The “ugly Russian,” that brutish, bad-guy character of American spy and adventure films, turned out to be “people, just people, pretty much like us,” when the ABC comedy series “Head of the Class” came to Moscow recently.
The students at Moscow High School No. 20, where the series shot two episodes, were not out to conquer the world on behalf of Marxism-Leninism, but in a question-and-answer session with Howard Hesseman, who plays teacher Charlie Moore, they turned out to be more interested in how the U.S. political system works, whether freedom of religion is more important to Americans than freedom of the press, why Americans smile so much and what Soviet products Americans would like to import in exchange for blue jeans and pizza.
“A lot of stereotypes died in that classroom,” Michael Elias, an executive producer of the 3-year-old Warner Bros. series, said later. “The Russian kids turned out to be kids, just as Russians in general have turned out to be people, just people pretty much like us. And that is something we want to show.”
The scripts for the two episodes filmed here are pure situation comedy: The characters in “Head of the Class,” which revolves around an American high school honors class, come to Moscow for a rematch in a quiz contest and promptly set about having their little adventures around the Soviet capital.
Two of the American boys joke about the KGB, the Soviet security police, and promptly meet two attractive girls who do indeed work for the KGB--in its headquarters cafeteria.
A right-wing, would-be yuppie in the class meets his Soviet counterpart, an equally ambitious hard-liner from the Komsomol, the Communist youth league, and they do ideological battle. And the class poet and a popular Soviet singer recite lines from Chekhov and Pushkin, two great Russian writers, to one another.
“It is all the normal American TV sitcom, though the locale has moved to Moscow,” Rich Eustis, the program’s other executive producer, said as the last filming was completed Sept. 20. “On another level, however, we are saying some things, and saying them quite consciously, about the Soviet Union and about Russians by portraying them as they are, as we found them and as we think Americans should get to know them.”
The point will probably come across the clearest when teacher Moore has a date with a beautiful Soviet counterpart he meets at High School No. 20 and they compare teaching in the Soviet Union and the United States and talk about the misconceptions that the two societies have about each other.
“Americans don’t realize, for the most part, that people here live quite normally,” Elias said. “Even in our group, which was prepared for this trip, people were amazed by the normality of life. Somehow they didn’t expect to find gas stations and dry cleaners and grocery stores, and that is a measure of how stereotyped our image is of Moscow.
“The reactions of our own people opened our eyes and showed up how many American misconceptions there were about Russians. . . .
“We will be showing army officers strolling with their wives and kids in Red Square on Sunday; we will be showing a regular Moscow school; we will be showing a lot of things that are not part of the stereotype of the Soviet Union in the American mind. And we are using real Soviet actors in as many parts as we can so that people will see they are not the thugs portrayed in a lot of American films.”
Noting that “Head of the Class” has an audience currently estimated at 35 million, many of them children and teen-agers, Eustis added, “If we can diffuse the concept of Soviet people as enemies, we may have done some good.”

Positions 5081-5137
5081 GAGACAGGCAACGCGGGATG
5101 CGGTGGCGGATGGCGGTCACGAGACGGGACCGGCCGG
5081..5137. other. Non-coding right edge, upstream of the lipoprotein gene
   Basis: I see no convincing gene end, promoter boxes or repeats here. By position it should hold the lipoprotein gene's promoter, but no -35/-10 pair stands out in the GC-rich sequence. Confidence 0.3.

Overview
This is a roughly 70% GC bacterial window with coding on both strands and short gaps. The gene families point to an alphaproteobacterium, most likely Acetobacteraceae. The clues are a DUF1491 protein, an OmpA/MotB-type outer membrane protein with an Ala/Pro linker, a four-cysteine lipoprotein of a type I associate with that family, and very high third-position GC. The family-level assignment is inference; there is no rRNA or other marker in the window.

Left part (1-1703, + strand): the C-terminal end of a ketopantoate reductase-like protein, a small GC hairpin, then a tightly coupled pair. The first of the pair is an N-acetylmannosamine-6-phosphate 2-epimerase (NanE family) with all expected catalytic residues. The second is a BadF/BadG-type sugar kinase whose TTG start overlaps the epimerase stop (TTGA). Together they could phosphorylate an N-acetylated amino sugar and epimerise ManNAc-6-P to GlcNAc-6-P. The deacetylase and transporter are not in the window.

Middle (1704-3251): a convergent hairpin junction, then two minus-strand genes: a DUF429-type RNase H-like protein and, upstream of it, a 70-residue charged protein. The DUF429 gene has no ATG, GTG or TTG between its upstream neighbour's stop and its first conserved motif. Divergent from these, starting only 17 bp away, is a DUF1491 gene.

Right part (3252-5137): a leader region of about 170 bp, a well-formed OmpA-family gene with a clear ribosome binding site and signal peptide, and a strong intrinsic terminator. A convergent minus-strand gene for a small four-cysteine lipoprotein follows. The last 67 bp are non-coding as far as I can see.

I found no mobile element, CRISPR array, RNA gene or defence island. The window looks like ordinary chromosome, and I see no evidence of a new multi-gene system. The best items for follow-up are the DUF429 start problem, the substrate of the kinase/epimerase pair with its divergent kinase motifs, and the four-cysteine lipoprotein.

“Another thing we are going to change is the image of Russian women,” he said, describing Olga Tabo, the 19-year-old drama student who plays the Soviet teacher, as “gorgeous, astonishingly beautiful.”
When they filmed the episode last season in which a “Soviet” team, composed of Russian-speaking actors recruited from around Los Angeles, went to the United States for a quiz contest, Elias and Eustis already had in mind the “enemy image” of the Soviet Union as portrayed in a succession of American movies, including “Red Dawn,” “Rambo II” and “Amerika.”
“The first episode shows the kids cooperating, refusing to have a tie-breaking question in favor of friendship and deciding on a rematch in Moscow,” Elias said.
“In these two new episodes, the kids begin to discover the real Russia, not the stereotype, and to interact more broadly. This is not at all forced--this has been our own experience in our two weeks of filming here.”
When they saw peace slogans in the classrooms at Moscow High School No. 20, the Americans at first thought their Soviet hosts had put them up in preparation for their visit and the films, but then they noticed that some of the posters were drawn by students last year and that there were just too many varieties to have been put up overnight.
“This impressed us--that they are teaching their children about the need for world peace,” Elias said. “I hope that it is something we can convey about the Soviet Union within the context of what is still entertainment. I am not sure how much effort we put into educating our children for peace.”
The Americans at Warner Bros. and ABC discovered that Soviet film-making procedures often differ considerably from those of the United States, in terms of casting, rehearsing, preparing locations and other aspects, but that none was irreconcilable.
“Being the first to shoot an American television series here has meant a lot of pioneering,” Elias said, “but they probably had to adjust more to our peculiar way of doing things than we to theirs.”
Organizing the production here took nine months and a financial commitment by ABC and Warner to underwrite the $300,000 in additional costs for the two episodes, Elias said. Total cost for the two episodes will be about $1.5 million, he said.
The first of the Moscow episodes will be broadcast on Oct. 26.